DEAR TIM: Granite tile looks like it would be excellent flooring or a wall treatment. Is granite flooring a good choice or will it scratch easily? I am thinking of installing granite tile in several places, but wonder if I can do it successfully. Can you make different designs with granite tile, and if so, how? How hard is it to install granite tile on floors or walls? Karen S., Mount Laurel, NJ
DEAR KAREN: I'll go on the record right now. You are going to love the granite tile you will be installing. Granted (no pun intended), I am not as objective as I should be since I am a college-trained geologist and granite happens to be my favorite rock. You should be forewarned now. When you visit a real stone supplier that has a full assortment of granite tiles, you will be mesmerized by the colors, patterns, different-sized mineral grains and beauty of the granite.
The stone suppliers I visit stock granite flooring in 12-inch by 12-inch tiles. The tiles are about 3/8 inch in thickness and precision cut so the sizing among different tiles is very uniform. This is an important thing to consider as the finished grout lines will readily call out granite tiles that are too large or too small.
One thing you will notice quickly is that granite tile is very heavy. After all, it is solid rock. You need to take this into consideration if you are installing the granite on walls or some other vertical surface. Gravity will be constantly tugging at the granite tile and if it is not attached securely, it will fall off the wall. In fact, the substrate like cement board or waterproof gypsum board must be expertly attached to the wall studs or the granite can pull it from the wall as well. You can't use too many screws to attach these products to the wall studs.
Granite is a very hard rock. A geologist will tell you that it is an igneous or metamorphic rock that is highly saturated with silica. Silica when combined with oxygen makes the mineral quartz, and it has a hardness of 7 on the Mohs scale. Suffice it to say there are not too many things that will easily scratch granite tile.
I can't think of one place where I wouldn't install granite tile. It can withstand just about all the abuse you can throw at it. It is ideal for exterior applications as many of the early roads in the USA were made from granite cobblestones. I have granite stones in my own driveway and they are unaffected by heavy trucks or freezing weather.
You can successfully install granite. When granite tile is installed on floors, one of the most important things to keep in mind is that the subflooring beneath the granite must be solid with no flex in it. Granite tiles are strong, but as with any stone product, it can crack if it is put under tension. A hollow spot beneath a granite tile or a flexing subfloor can cause the granite flooring to bend and crack. Be sure the floor beneath the granite tile has all low spots filled and any high spots ground down. You want the subfloor to be in the same plane.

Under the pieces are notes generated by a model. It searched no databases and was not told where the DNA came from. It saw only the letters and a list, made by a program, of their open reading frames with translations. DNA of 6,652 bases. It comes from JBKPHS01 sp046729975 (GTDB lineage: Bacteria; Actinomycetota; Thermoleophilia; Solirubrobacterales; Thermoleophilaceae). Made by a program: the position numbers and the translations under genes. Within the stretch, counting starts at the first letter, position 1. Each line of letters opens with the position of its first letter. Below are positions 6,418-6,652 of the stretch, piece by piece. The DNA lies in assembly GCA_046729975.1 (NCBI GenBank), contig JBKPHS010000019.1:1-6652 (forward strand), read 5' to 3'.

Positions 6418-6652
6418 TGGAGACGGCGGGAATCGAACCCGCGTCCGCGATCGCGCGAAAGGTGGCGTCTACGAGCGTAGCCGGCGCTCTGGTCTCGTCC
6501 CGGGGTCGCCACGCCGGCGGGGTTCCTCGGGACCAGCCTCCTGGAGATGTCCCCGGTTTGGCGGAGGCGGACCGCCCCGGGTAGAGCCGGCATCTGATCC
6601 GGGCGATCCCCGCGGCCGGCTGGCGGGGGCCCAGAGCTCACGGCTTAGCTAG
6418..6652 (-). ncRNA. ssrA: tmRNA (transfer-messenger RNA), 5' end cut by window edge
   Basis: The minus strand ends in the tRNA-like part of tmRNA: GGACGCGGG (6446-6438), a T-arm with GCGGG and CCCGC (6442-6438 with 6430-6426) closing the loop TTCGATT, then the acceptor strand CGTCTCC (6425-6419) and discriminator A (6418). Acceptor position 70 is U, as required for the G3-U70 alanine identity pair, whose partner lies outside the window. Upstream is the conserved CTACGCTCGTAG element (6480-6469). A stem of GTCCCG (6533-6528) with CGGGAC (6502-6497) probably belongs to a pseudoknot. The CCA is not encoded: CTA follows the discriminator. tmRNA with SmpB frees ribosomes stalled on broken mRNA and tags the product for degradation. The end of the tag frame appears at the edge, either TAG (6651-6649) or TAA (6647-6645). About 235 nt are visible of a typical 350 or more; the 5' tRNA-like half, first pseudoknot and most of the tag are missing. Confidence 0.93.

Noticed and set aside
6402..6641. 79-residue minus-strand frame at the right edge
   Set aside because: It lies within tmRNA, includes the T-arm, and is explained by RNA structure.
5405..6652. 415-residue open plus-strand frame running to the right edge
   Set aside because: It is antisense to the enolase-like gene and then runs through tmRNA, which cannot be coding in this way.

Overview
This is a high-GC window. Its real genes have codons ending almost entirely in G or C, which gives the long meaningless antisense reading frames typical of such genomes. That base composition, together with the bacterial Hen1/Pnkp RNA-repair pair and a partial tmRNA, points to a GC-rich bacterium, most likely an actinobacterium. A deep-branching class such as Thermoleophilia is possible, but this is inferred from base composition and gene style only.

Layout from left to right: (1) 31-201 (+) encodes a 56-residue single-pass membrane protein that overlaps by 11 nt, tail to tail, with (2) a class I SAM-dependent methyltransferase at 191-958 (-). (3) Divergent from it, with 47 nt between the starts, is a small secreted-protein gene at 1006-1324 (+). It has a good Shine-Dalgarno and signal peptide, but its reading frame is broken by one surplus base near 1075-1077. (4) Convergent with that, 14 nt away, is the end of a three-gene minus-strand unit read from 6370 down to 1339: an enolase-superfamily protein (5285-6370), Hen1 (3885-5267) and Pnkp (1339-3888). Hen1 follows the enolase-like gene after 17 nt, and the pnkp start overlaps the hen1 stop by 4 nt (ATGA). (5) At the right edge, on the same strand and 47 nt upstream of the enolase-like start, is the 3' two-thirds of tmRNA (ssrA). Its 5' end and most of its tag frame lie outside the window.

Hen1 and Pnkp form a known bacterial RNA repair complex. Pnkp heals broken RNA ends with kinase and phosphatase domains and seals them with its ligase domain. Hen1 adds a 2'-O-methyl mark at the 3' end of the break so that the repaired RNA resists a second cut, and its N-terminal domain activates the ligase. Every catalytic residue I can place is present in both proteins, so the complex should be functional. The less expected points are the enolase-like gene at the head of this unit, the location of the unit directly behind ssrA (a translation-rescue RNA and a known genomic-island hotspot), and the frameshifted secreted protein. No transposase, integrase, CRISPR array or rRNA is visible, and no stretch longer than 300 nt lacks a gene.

I prefer to install granite tile using cement-based thinset mortar. This product is very sticky and will bond very well to the granite and the wall or floor surface. Consider using a crack-isolation fabric between the granite tiles and any flooring to prevent cracks in the finished granite. The lines between each granite tile can be grouted with unsanded wall grout if the joints are 1/8 inch or less in width. Joints wider than that should be grouted with sanded grout.
Use a diamond wet saw to cut the granite tile. In fact, that is just about the only tool you can use unless you want to spend days sawing the granite tile by hand. If you get a powerful diamond wet saw, you can cut the granite tile into any shape you desire. I made an interesting geometric design for my daughter's shower wall using standard granite tile. It takes a while to layout and make the precision cuts, but it is absolutely worth it. These designs look stunning when you use different colored granites to complete the design.
Granite tile does not come with self-spacing lugs on the edges of the tile. This means you have to space the tile by using your eye or incorporating plastic spacers as part of the installation. The spacers are easily removed once the thinset mortar has cured.
Thinset mortar comes in two common colors: gray and white. I urge you to use white thinset for lighter-colored granites. Be sure to ask the stone supplier for the exact product to use to secure the granite tile to the floors or wall. Avoid the organic mastic products that look like cake icing. Often these do not have the strength needed to hold granite in place permanently.
When installing granite tile on walls, it must be supported well until the thinset cures. The granite is so heavy, it will slide down the wall. This is especially true as you start to stack pieces on top of one another and the combined weight is hundreds of pounds. If the granite moves as the thinset is curing, it weakens the bond between the wall and the granite significantly.
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